Make These 10 (easy) Things to Save Money

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10 things to make not buy

This summer marked 4 years since I walked away from a job that was literally making me sick and simultaneously returned to my frugal-living roots. Surviving as a large family on one income isn’t always fun, it involves more effort because running to the store for bread isn’t always an option, but it’s been worth it. By making a lot of little (and some big) changes we’ve been able for me to return to being a stay-at-home mom. Every bit of effort has been worth the sacrifice.

I’ve had a few failures (the homemade deodorant worked just fine but melted all over my medicine cabinet) but for every failure I’ve had many more successes. My husband and I sat down not long ago and made a list of some of the things we now make instead of buy. I narrowed it down to a list of the 10 that have made the biggest financial impact in our lives.

Now, before you say “But Meg, a loaf of bread costs $1.80” or “Saving $10 a month on laundry detergent won’t change anything”, I invite you to look at the larger picture.

If you make just ONE of these things you can save $120/year (or more). Make two and that’s $240. Use that $240 to pay down a credit card and you save even more in interest charges. When the credit card is paid off use that money to pay off your vehicle. You could be completely debt free in half the time, just by making that one little change.

If finding ways to save money is important to you, considering making these 10 things instead of buying them:

how to become a stay at home mom

1. Laundry detergent – In a good week we wash about 15 loads of laundry and the homemade laundry detergent I came up with has saved us a fair amount of money. The detergent I make can be used as powdered or liquid and has the added benefit of being kind to those with skin allergies.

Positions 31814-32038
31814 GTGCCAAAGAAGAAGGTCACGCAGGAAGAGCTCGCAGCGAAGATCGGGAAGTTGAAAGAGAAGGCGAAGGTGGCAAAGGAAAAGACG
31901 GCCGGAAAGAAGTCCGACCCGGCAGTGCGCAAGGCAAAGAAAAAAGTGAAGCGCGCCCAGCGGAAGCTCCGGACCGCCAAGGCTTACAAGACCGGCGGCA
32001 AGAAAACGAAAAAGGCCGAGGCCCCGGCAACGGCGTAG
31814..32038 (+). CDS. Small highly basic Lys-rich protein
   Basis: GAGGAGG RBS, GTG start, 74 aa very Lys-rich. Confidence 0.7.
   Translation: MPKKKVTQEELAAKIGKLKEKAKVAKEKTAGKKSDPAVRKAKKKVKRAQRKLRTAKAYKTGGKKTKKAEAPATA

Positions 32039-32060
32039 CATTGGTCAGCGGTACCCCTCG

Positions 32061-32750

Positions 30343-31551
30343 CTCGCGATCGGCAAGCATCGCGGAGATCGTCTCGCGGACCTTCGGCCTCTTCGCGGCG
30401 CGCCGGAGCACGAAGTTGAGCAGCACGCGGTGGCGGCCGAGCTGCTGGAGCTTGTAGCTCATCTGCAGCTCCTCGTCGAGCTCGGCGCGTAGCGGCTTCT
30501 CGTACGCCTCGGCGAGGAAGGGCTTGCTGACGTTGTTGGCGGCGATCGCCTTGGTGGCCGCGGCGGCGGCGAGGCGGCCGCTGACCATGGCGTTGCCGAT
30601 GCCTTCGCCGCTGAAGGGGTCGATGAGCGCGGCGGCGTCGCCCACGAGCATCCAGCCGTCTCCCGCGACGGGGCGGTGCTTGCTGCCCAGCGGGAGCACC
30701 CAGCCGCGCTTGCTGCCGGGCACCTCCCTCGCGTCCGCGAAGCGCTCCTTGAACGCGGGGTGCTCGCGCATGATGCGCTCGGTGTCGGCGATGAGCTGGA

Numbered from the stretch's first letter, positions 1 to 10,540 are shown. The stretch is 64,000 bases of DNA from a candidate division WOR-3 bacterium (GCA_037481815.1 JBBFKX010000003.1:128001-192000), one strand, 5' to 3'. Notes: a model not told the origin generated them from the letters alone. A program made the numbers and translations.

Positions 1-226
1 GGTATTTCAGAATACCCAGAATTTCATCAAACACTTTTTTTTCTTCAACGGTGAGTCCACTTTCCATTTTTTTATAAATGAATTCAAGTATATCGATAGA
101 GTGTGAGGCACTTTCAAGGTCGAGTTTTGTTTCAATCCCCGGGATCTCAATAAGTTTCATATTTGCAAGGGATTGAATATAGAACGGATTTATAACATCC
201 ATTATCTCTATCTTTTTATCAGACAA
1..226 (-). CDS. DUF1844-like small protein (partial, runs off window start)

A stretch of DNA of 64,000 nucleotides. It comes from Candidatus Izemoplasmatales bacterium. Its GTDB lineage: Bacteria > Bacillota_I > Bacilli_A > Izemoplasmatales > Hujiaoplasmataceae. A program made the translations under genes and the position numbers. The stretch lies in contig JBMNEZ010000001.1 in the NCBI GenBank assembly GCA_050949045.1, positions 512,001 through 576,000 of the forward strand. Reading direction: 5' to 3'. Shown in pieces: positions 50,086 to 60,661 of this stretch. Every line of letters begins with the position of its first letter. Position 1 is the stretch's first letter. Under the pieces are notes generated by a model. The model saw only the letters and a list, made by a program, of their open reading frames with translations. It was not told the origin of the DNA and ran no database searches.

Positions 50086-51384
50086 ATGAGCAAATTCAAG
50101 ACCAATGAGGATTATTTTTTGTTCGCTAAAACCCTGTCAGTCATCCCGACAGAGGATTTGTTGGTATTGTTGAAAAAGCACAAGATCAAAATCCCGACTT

2. Liquid hand soap – We’re a family of eight with three bathrooms, we go through hand soap like crazy. I was buying liquid refills that equal about $.25 per bottle but now I make it for free.

3. Bread – We go through about 4 loaves of bread, two packages of buns, and two packages of rolls a month. That’s easily $15/month and was even higher when my kids were in school. Now I take a few hours one or two days a month to bake and freeze bread. I bake whole wheat and white loaves, pretzel rolls, dinner rolls, bagels, cornbread, yeast rolls and naan. I accidentally discovered that if my loaves are too crumbly my family likes open-face toasted sandwiches just as well as two-slice sandwiches. I discovered that bland bread makes excellent bread crumbs and croutons and is perfect when dipped in soup. I learned that naan is the perfect replacement for tortillas, it tastes better and is much easier to make. Check out my list of bread recipes here.

4. Pre-packaged baking mixes – It is so simple, and cheap, to make cookies/waffles/pancakes/cake/brownies from scratch that I no longer buy mixes. It takes about 30 seconds longer to make these things from scratch if you have the ingredients so keep your pantry stocked!